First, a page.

"This issue — whether business interruption insurance policies will cover losses incurred by businesses forced to shutter their business as a result of the governmental orders — is one of national importance and great significance to the ultimate survival of many businesses," the petitioners said. "Addressing this issue in a uniform manner as opposed to potentially disparate treatment by different courts throughout the country helps to serve one of the main purposes" of multidistrict litigation.
The April 20 petition asked that cases be consolidated before U.S. District Judge Timothy J. Savage of the Eastern District of Pennsylvania, who is currently presiding over two business interruption coverage cases.
"Judge Savage is a fair, demanding but reasonable, extremely organized, and efficient judge accustomed to presiding over complex and multi-plaintiff, multi-defendant cases," the petition said.
A day later, a group of attorneys from DiCello Levitt Gutzler LLC, the Lanier Law Firm PC, Burns Bowen Bair LLP and Daniels & Tredennick, which are collectively representing policyholders in a slew of proposed class actions around the country, lodged a second petition in the JPML.
The April 21 petition emphasized the importance of coordinating expert witnesses in the business interruption cases, as the policyholders will need to present "epidemiological modeling of the spread of the virus in order to ascertain its likely presence and impact."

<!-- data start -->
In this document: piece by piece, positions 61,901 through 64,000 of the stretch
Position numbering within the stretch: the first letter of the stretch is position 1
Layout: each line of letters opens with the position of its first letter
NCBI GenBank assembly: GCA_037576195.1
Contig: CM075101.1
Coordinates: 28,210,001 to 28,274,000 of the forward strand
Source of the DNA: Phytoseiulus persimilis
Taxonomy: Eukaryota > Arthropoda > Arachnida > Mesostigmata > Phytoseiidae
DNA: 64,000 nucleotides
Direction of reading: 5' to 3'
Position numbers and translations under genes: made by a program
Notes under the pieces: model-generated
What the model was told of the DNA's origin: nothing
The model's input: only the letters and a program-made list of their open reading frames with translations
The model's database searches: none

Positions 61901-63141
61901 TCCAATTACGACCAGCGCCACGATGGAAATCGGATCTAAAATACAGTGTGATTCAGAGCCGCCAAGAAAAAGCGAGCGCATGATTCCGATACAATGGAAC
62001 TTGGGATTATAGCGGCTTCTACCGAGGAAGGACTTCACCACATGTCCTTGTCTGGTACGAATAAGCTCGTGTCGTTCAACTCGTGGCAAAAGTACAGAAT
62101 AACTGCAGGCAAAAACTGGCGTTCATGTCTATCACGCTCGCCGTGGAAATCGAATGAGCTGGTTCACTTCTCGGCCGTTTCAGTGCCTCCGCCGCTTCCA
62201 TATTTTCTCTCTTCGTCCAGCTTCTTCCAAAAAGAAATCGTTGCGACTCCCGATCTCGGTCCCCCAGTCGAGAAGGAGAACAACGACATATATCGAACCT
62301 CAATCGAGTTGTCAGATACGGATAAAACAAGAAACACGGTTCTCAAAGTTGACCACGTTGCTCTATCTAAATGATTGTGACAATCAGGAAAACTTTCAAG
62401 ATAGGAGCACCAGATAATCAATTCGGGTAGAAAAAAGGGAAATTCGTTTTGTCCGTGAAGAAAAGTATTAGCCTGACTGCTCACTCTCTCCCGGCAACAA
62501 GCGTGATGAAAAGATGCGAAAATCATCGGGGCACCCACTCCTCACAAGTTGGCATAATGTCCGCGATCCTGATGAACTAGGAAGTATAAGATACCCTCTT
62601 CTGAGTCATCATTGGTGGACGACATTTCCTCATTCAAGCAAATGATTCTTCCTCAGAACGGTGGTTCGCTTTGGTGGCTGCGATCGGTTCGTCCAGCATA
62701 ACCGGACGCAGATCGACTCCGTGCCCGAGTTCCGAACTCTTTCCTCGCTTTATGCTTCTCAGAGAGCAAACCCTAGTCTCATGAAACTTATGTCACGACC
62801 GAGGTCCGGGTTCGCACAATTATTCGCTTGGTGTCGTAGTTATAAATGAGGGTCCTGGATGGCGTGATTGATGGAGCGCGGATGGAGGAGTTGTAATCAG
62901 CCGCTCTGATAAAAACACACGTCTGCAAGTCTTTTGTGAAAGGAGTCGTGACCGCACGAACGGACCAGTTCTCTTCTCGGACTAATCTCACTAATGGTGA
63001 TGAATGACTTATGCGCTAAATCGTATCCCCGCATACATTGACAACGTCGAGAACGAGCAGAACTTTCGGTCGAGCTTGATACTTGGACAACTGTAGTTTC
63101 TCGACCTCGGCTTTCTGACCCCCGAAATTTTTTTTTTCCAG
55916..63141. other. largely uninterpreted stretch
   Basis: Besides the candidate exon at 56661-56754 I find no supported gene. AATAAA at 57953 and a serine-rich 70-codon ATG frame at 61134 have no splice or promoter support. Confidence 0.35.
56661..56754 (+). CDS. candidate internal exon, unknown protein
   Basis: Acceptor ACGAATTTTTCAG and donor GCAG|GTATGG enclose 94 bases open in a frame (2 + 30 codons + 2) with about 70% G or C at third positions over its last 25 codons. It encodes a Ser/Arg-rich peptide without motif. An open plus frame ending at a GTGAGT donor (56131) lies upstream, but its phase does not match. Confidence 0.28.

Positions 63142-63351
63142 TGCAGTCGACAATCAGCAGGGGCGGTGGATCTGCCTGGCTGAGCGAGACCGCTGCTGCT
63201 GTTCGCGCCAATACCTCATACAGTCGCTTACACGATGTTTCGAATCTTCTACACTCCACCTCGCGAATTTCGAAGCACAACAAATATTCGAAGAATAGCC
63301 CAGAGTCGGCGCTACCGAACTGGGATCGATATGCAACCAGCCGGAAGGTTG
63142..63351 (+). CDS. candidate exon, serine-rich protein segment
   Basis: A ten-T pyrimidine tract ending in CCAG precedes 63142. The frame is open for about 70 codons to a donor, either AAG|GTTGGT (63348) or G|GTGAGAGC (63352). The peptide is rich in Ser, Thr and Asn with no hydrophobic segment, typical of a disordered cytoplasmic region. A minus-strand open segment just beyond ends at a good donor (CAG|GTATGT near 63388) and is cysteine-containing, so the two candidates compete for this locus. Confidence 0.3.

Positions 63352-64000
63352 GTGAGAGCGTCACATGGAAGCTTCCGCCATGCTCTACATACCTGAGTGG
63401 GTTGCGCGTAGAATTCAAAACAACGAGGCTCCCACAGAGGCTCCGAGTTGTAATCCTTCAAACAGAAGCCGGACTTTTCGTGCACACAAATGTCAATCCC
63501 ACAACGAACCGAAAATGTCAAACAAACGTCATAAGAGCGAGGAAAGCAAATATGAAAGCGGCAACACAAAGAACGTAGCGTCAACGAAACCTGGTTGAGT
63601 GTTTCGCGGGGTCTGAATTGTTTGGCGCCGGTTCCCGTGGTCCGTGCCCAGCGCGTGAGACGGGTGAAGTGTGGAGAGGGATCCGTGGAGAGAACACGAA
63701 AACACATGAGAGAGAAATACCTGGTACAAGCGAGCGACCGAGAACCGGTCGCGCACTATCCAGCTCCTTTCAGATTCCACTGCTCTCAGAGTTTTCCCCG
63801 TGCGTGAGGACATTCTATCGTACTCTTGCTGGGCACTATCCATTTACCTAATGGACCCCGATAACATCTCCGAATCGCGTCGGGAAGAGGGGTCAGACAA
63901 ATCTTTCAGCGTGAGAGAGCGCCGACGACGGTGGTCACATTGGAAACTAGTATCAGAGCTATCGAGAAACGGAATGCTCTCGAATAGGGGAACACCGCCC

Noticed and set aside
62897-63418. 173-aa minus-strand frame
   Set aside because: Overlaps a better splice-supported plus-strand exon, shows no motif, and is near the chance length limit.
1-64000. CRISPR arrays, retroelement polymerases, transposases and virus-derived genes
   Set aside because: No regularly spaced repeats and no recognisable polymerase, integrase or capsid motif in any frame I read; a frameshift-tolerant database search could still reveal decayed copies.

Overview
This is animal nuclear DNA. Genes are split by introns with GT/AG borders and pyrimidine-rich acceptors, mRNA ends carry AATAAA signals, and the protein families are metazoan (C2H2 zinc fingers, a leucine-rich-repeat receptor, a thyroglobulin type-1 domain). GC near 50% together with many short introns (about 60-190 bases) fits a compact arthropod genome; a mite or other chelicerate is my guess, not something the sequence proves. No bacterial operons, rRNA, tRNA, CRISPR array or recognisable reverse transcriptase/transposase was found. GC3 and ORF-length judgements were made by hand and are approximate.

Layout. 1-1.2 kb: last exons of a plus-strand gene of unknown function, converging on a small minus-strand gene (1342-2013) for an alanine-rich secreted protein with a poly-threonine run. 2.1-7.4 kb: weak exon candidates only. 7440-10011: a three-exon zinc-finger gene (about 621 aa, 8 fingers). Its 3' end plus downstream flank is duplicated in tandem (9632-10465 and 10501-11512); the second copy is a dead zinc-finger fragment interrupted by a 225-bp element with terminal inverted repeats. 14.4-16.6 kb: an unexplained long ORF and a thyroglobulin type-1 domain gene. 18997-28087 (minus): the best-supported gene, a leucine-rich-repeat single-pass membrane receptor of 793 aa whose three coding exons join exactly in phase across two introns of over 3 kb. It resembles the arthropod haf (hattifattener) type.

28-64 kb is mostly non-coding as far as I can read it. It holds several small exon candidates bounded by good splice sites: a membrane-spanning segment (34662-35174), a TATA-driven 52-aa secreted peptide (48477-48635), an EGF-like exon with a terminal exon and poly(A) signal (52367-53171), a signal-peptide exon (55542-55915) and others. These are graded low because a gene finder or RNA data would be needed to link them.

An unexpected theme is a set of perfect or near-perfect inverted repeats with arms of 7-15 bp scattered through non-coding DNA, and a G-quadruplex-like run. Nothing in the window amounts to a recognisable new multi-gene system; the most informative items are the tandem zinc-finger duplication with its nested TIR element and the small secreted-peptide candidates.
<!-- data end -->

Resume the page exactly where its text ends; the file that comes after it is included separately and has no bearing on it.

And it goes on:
"If these myriad cases were not coordinated for discovery, thousands of plaintiffs would potentially be seeking to retain the same limited pool of epidemiological modelers," the petition said. "Not only would that competition create a costly logistical nightmare for litigants, but that same pool of experts is also needed to help lawmakers fashion the best policies for dealing with the pandemic."
The second group of petitioners suggested the cases be consolidated before U.S. District Judge Matthew F. Kennelly of the Northern District of Illinois, who is overseeing an MDL over cardiovascular issues allegedly caused by a testosterone replacement therapy drug.
"A member of this panel, Judge Kennelly clearly has the requisite experience in multidistrict litigation," they wrote.
Later on April 21, the JPML issued an order calling for both groups of petitioners to file briefs by May 12 to further flesh out their positions. The order said the petitioners should address "what steps they have taken to pursue alternatives to centralization," such as "engaging in informal coordination of discovery and scheduling" or seeking venue transfers in one or more of the cases.
--Additional reporting by Craig Clough, Matt Fair, Nathan Hale and Bill Wichert. Editing by Marygrace Murphy.